There are variations, but it’s a familiar trope.
This story first appeared in the June 10, 2015 issue of WWD. Subscribe Today.
“Honey, I’m home!” the well-to-do breadwinner says as he enters the house, a practical ranch, and hangs up his coat and hat.
“Dinner’s ready! Come inside kids!” The smiling wife — a pin-up-worthy looker and vacuum enthusiast — pulls a steaming meatloaf out of the oven, her hair perfect, her makeup expertly applied and her immaculate swing dress accessorized with an apron and heels.
Ah, the Golden Age: the oft referenced (and romanticized) era of the American dream when all was swell.
Yvonne Strahovski, coiffed and in pearls, is all too convincing as the model wife in ABC’s “The Astronauts Wives Club.” The show, premiering June 18, is based on the book of the same name — essentially Tom Wolfe’s “The Right Stuff” from the female perspective. It tells the tale of the seven women married to the astronauts of the Mercury Space Program in the early Sixties, America’s first human spaceflight initiative.
“The book is really a collection of anecdotes, stories, interviews and tidbits of their experiences together and as individuals,” Strahovski says. “It’s about these women who are under circumstances that no one had ever been under before.”
The show opens in spring 1961, the advent of the Space Race. Russia has just sent the first human to outer space and the pressure is on for the U.S. to settle the score. The Cold War, one fought via press and propaganda, is heating up and the good-ole boys are going to show the Russians who’s boss. Or at least that’s the perception NASA pushed onto the American public.
“The show has this backdrop — this political climate,” Strahovski says. “It was such a transformative time in America.”
In an effort to control the message, NASA enlisted Life magazine, which bought the rights to the couples’ “personal stories” to the tune of $500,000 when the men were recruited in 1959. The magazine’s reporters and photographers were given exclusive access to the wives and their husbands, paying each couple $24,000 a year for the three-year project Mercury was set to run. Implicit in that exchange was painting the right picture — of the heroic American astronaut and his consummately supportive wife, an image constructed and diligently maintained by NASA.
“There were a lot of requirements put on them by NASA,” Strahovski says. “They were required to cook their husbands a particular breakfast meal every morning. They were told the husband shouldn’t have to worry about anything when he comes home. There were a lot of intricate, little details that went into the facade they were trying to present. NASA gave all the wives a car, a typical sort of family vehicle. They suggested completing the family with a dog. They had to be poised and present this ideal picture of family to America.”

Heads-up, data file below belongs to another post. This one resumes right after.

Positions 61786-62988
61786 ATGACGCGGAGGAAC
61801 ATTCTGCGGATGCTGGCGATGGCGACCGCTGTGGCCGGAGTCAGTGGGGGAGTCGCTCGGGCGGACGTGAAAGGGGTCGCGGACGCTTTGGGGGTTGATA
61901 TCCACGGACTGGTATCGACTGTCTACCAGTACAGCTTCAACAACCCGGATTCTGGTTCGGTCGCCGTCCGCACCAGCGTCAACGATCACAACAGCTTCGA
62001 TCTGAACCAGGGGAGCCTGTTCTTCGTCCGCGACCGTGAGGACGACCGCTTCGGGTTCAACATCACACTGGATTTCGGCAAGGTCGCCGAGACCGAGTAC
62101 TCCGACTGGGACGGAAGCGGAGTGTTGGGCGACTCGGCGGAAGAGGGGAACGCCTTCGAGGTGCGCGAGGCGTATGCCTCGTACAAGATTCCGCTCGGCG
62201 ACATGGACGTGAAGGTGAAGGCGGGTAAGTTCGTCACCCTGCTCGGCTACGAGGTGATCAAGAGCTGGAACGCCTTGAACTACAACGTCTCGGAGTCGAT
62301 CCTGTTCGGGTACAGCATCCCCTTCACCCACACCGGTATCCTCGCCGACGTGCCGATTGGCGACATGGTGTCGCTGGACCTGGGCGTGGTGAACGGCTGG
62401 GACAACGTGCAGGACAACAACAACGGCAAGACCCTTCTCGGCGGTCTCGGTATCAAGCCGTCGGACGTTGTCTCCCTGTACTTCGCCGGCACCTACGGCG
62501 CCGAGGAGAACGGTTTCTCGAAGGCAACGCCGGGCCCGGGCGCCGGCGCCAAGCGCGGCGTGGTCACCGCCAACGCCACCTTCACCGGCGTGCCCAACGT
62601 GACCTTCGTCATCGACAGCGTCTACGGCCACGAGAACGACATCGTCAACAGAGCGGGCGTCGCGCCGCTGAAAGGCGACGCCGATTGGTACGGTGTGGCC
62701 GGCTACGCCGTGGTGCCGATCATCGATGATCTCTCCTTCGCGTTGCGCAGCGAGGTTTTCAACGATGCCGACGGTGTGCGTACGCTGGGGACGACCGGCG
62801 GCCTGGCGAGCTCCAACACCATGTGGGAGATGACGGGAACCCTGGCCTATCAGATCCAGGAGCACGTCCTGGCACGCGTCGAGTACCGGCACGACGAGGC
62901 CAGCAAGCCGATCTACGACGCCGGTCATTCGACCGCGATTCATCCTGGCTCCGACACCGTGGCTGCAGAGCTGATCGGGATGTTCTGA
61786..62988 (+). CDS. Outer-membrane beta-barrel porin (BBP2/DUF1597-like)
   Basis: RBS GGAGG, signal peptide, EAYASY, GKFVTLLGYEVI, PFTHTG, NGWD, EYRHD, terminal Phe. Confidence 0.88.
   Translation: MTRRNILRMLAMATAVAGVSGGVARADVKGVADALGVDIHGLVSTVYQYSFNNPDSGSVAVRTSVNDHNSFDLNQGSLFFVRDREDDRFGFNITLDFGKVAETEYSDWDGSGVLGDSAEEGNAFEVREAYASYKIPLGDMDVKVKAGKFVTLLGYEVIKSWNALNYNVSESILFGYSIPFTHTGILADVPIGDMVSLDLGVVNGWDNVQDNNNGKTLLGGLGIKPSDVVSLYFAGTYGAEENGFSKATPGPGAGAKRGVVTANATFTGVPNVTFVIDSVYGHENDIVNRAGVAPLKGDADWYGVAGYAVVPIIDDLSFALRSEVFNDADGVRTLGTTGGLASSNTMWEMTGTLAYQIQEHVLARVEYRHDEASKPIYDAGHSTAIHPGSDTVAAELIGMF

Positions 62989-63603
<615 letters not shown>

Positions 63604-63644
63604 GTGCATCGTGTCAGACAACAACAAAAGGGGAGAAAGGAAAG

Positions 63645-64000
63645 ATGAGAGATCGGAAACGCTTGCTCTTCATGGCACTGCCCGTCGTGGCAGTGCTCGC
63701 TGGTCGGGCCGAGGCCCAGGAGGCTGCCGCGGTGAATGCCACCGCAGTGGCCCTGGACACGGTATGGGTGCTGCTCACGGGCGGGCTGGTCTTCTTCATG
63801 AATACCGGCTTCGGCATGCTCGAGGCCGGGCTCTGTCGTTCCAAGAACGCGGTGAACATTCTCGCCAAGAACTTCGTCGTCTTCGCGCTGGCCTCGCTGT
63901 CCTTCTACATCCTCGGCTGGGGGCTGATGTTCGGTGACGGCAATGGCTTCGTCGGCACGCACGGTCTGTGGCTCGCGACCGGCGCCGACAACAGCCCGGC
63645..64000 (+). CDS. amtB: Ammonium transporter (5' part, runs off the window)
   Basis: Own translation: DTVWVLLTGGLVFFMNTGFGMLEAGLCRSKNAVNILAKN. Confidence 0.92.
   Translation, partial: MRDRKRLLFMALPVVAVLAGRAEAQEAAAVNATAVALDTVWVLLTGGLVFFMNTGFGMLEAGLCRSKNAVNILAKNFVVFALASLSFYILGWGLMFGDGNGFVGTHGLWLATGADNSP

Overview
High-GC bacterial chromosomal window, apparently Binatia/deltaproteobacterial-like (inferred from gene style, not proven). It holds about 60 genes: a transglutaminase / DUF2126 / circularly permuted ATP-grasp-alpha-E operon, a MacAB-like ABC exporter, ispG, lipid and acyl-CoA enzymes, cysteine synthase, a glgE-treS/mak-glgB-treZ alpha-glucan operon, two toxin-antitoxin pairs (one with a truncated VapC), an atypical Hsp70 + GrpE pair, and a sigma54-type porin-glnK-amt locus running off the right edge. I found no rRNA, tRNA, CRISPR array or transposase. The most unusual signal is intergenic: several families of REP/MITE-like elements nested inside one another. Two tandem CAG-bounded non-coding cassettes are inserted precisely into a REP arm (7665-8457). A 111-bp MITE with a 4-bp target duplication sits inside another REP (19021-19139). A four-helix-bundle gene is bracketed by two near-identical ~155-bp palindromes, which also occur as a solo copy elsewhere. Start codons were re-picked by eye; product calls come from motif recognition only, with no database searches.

But behind the shiny veneer is fodder for great television: cheating husbands, competitive wives and the Swinging Sixties. These ordinary women were turned into instant celebrities long before there was reality TV stardom and Instagram fame. Needless to say, they weren’t exactly image-savvy or media-trained. “It’s not like they could go to a class and learn about how to conduct themselves in public while they’re being scrutinized or how to be interviewed,” Strahovski says. “It’s something these women had to learn on the fly.”
She can relate. The Australian actress’ career took off almost immediately after drama school, when she landed the role of spy superbabe Sarah Walker on “Chuck.” “I didn’t realize that at some point I would start getting fan mail,” she laughs. “And when that happened, it was shocking to me. I was like, ‘Oh, of course. This is something that’s actually reaching the public.’”
Strahovski has had a string of successful TV runs. Fanboys will remember drooling over her in “Dexter,” and “24,” but she’s flexing a different muscle with her “Astronauts Wives” role. Strahovski plays Rene Carpenter, the first wife of Scott Carpenter, the second American to orbit the Earth after John Glenn (the couple divorced in 1972 and he would marry three more times). Rene’s not exactly fond of NASA’s rules. “In the book, she’s described as the ‘rebel,’” Strahovski says. That’s established in the first episode when the seven women are gathered for their first Life magazine photo shoot. NASA sent a memo asking each lady to wear a plain, pastel-hued shirtdress. Rene shows up in a loud floral-print Dior. “She wanted to have her own voice and express herself. She didn’t want to be this sheepish little Stepford Wife,” Strahovski says.
Rene was rumored to be John F. Kennedy’s favorite astro-wife — she was slender and platinum blonde — and was cast in the press as the prom queen of the group. She ended up using her fame as a platform, going on to become a talk-show host and a vocal feminist. “Everything she achieved in her time, it’s incredible,” Strahovski says. “Her journey is quite extraordinary.”
Some might say out of this world.